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Georgia Southern University Faculty Expert Offers Easy, Inexpensive Holiday Design Tips

12-08 patricia waltonMore than a season for toy-making elves and snowmen, the holidays represent a time for family and friends to celebrate strong bonds and create new memories together. Parties and gatherings — although an enjoyable, intrinsic holiday tradition — can become stressful and daunting for the host and hostess.

Georgia Southern University interior design professor Patricia Walton, ASID, IDEC, said entertaining does not have to cause undue stress. A few simple design basics can change the look of your home and hide almost any flaw.

“Interior design is more than just home décor,” she explained. “Subtle changes in lighting, balance, color and proportion can change the style and ambiance of any room.”

Although many people are tempted to make transformations in preparation for the holidays, Walton cautioned against starting large projects, such as reupholstering or major renovations due to time restraints and challenges in meeting deadlines. Instead, try simple, less expensive tactics that will give the illusion of a major change. Rearranging furniture is a quick, easy adjustment that can camouflage flaws and open up space for large crowds. Replacing throw pillows with larger versions in rich colors will draw a new focus. Painting one wall, or the entire space, a bold shade that brings together disjointed colors will completely transform the room’s appearance.

“It’s a season of twinkling lights and candles. The atmosphere can be enhanced by installing electrical dimmers yourself. It’s simple and inexpensive and will give you more control over lighting to set the mood,” Walton said. “I promise, dim lights and several well-placed candles can hide a multitude of sins —even dust.”

Let the principles of design be your guide, Walton suggests. Consider arrangement, proportion and balance as well as contrasts of color, texture and heights to draw attention, and let your lighting set the mood. Just make sure the space isn’t too dim if children or the elderly are present.

Instead of spending too much time and money on holiday décor, she suggests a host or hostess use items they already have — even if they aren’t holiday related — to set the ambiance. To create a festive mood, throw a colorful quilt or blanket over the back of the sofa, bring out red linens to display with china, or cut strips of patterned fabric to spray with starch and make your own bows. Existing mirrors and chandeliers can be draped with greenery, ribbons and ornaments to complete the look.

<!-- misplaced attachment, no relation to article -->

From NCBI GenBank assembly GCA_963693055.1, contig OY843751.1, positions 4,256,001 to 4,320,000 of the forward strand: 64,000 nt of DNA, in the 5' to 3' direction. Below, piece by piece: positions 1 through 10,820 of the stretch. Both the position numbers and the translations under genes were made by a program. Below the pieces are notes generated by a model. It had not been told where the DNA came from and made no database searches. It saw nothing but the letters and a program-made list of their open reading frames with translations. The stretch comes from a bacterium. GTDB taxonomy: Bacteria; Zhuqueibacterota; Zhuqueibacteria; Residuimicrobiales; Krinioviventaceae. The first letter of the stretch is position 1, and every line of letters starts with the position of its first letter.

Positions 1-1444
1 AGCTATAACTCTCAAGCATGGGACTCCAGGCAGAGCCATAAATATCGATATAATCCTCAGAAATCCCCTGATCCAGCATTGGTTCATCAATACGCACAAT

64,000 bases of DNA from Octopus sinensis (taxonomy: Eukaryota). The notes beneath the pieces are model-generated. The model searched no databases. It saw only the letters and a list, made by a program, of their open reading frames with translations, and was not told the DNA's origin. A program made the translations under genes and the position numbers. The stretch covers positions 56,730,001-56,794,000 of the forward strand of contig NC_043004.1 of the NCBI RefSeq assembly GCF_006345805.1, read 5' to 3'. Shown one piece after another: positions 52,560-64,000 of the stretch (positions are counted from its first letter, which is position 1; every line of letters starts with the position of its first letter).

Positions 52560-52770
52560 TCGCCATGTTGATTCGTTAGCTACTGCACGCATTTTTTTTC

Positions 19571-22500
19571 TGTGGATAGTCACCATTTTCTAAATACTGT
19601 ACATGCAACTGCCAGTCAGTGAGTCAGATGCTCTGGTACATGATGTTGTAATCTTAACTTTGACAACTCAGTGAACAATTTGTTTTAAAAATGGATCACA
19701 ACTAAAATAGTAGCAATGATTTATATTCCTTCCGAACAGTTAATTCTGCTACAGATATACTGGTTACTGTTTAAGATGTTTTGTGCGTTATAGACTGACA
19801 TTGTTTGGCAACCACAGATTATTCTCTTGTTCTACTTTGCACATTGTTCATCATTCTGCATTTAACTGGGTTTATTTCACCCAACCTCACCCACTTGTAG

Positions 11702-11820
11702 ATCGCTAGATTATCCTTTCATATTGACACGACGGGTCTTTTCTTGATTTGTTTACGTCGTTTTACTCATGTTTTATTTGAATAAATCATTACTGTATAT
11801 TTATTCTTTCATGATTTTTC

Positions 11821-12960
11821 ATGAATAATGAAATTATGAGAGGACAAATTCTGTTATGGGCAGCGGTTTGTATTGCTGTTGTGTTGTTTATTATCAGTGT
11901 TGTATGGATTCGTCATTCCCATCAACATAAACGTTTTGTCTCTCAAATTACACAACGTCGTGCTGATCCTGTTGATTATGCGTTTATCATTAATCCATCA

For more than 20 years, Walton has taught in Georgia Southern’s four-year, CIDA-accredited interior design program. Below she offers additional tips for creating a unique holiday presence without the stress:

1)      Make it special for you: Pull out things that are important to you and your family, no matter how unusual. Arrange childhood toys or items you associate with Christmas in a group of two-to-three or more and they become a wonderful conversation starter.

2)      Bring out the bling: Shiny and glittery are perfectly acceptable during the holidays. Pull out the silver and crystal and combine items of contrasting height to draw attention visually. Group sparkling red, green, gold or white items — perhaps candles or ornaments — together for emphasis and impact.

3)      Lighting is essential: Use it to your advantage. Place up-lighting in greenery to create interest or use candles to accent some areas and hide others.

4)      Think big: Don’t waste time on every nook and cranny; focus on a few big pieces/displays to draw attention.

5)      Go all-natural: Always use fresh flowers or take advantage of the beautiful free greenery outside. Holly, spruce, magnolia and fresh-cut pine serve as subtle, appropriate accents.

6)      Scents set the mood: Cinnamon, nutmeg, apples and evergreen all invoke warm holiday feelings, but avoid scented candles and potpourri that can be overpowering or irritate those with allergies. Instead, bake a loaf of bread or cookies before the party (or warm up store-bought varieties in the oven), simmer spices on the stove or use fresh cut greenery in your décor. These provide subtle, yet comforting scents to set the mood.

7)      Anything goes: Holiday parties don’t have to be strictly poinsettias and Santa Claus, as long as they are enjoyable. Choose any theme or level of formality and let the style of your invitation be the guide for guests.

8)      Don’t be intimidated: Think your home isn’t up to par for entertaining this season? Remember, it’s the people, not the party’s location that matters. Once guests are inside your home, they won’t be worried about carpet stains or dust; they will be focused on laughing and creating memories with the people they love.

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